#### Some JavaScript Code

```
const duplicates = (l1, l2, l3) => {
const res = []
// The first iteration - O(n)
for (const n1 of l1) {
// The first nested traversal - O(n^2)
for (const n2 of l2) {
// The second nested traversal - O(n^3)
for (const n3 of l3) {
if (n1+n2+n3 === t) res.push([n1, n2, n3])
}
}
}
return res
}
const l1 = [1, 2, 3, 4]
const l2 = [5, 6, 7, 8]
const l3 = [3, 4, 5, 6]
const result = duplicates(l1, l2, l3)
console.log(result) // [ [ 2, 8, 6 ], [ 3, 7, 6 ], [ 3, 8, 5 ], [ 4, 6, 6 ], [ 4, 7, 5 ], [ 4, 8, 4 ] ]
```

#### Algorithm Analysis

- how many inputs (
`n`

)?`n = 4`

- how many operations to find element with
`n`

of 4?`ops = 4*4*4 = 64`

- how many operations to find element with
`n`

of 1,000?`ops = 1,000*1,000*1,000 = 1,000,000,000`

### The Lingo

We would say that this algorithm:

- being on the order of
`n³`

operations for all possible inputs; or - order
`n³`

; or - is $O(n^3)$; or more informally;
- operates in
*cubic time*

### Examples of $O(n^3)$

- finding the shortest path in a weighted graph using the Floyd-Warshall algorithm

# Logarithmic Time or $O(log(n))$

An algorithm that executes in *logarithmic time* if the its run time increases slowly as the size of its input grows, as opposed to linearly (as in the case of linear growth) or rapidly (as in the case of quadratic grow, cubic grow and exponential growth). This is because the growth function (remember what that is? 😀) is logarithmic.

## Example

A classic example of an algorithm with *logarithmic time* is binary search. In binary search, the collection is repeatedly divided in half depending on whether the target value is greater than or less than the middle element in the current portion of the collection.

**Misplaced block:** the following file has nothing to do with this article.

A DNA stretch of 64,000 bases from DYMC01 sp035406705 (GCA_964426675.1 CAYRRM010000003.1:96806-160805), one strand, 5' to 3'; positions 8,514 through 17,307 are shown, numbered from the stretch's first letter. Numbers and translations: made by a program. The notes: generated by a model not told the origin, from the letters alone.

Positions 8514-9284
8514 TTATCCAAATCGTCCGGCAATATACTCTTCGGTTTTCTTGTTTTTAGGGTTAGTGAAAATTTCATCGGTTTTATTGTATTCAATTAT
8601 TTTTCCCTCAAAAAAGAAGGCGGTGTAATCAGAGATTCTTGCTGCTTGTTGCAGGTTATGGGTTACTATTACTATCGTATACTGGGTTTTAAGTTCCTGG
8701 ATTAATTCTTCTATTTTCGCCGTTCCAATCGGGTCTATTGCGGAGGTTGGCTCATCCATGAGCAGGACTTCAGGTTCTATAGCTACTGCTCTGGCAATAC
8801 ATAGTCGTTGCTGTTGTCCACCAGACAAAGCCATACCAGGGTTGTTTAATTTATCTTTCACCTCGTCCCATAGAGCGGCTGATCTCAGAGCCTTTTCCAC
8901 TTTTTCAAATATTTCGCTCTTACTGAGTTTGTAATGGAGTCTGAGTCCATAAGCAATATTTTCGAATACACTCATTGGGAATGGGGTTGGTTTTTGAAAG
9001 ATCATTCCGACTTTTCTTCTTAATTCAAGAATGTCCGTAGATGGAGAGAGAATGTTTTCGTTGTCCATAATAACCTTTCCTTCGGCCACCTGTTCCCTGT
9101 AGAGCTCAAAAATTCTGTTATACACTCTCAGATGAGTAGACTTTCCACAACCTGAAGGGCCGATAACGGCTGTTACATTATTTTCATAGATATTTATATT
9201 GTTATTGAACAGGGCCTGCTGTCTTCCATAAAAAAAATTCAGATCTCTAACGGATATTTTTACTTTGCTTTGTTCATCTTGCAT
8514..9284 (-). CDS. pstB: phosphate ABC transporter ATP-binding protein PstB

In the following diagram we have an array of 10 elements. On the first iteration we compare the middle value, 5, with the target value, 9. The target is greater than the mid point so we split the array and repeat the compare operation on the upper half. Here, the middle value, 8, is less than the target value so we split the array again. The final sub-array has no mid point, but the algorithm consider this and find the target value of 9.

### Some JavaScript Code

```
const binarySearch = (haystack, needle) => {
let low = 0;
let high = haystack.length - 1;
// While the range to search hasn't shrunk to zero
while (low <= high) {
// The mid-point in our range to search.
const mid = Math.floor((low + high) / 2);
// The guess is too low, increase the low index
if (haystack[mid] < needle) {
low = mid + 1;
continue;
}
// The guess is too high, reduce the high index
if (haystack[mid] > needle) {
high = mid - 1;
continue;
}
// We found it!
return mid
}
return -1
}
const array = [1, 2, 7, 4, 5, 6, 7, 5, 9, 10]
const result = binarySearch(array, 9)
console.log(result) // 8
```

### Algorithm Analysis

- how many inputs (
`n`

)?`n = 10`

- how many operations to find element with
`n`

of 10?`ops = log(10) = 3`

- how many operations to find element with
`n`

of 1,000,000?`ops = log(1,000,000) = 6`

### The Lingo

We would say that this algorithm:

- being on the order of
`log n`

operations for all possible inputs; or - order
`log n`

; or - is $O(log(n))$; or more informally;
- operates in
*logarithmic time*

## Examples of $O(log(n))$

- the binary search algorithm

# Linearithmic Time or $O(n(log(n)))$

Coming soon to a blog near you 😅

# Exponential Time or $O(2^n)$

Coming soon to a blog near you 😅

# Factorial Time or $O(n!)$

Coming soon to a blog near you 😅

# Comparing Complexity

This chart shows the relationship between the number of operations of an algorithm and the size of its inputs. We want to be as close to *constant time* or $O(1)$ as we can get i.e. fewer operations as the size of the input grows.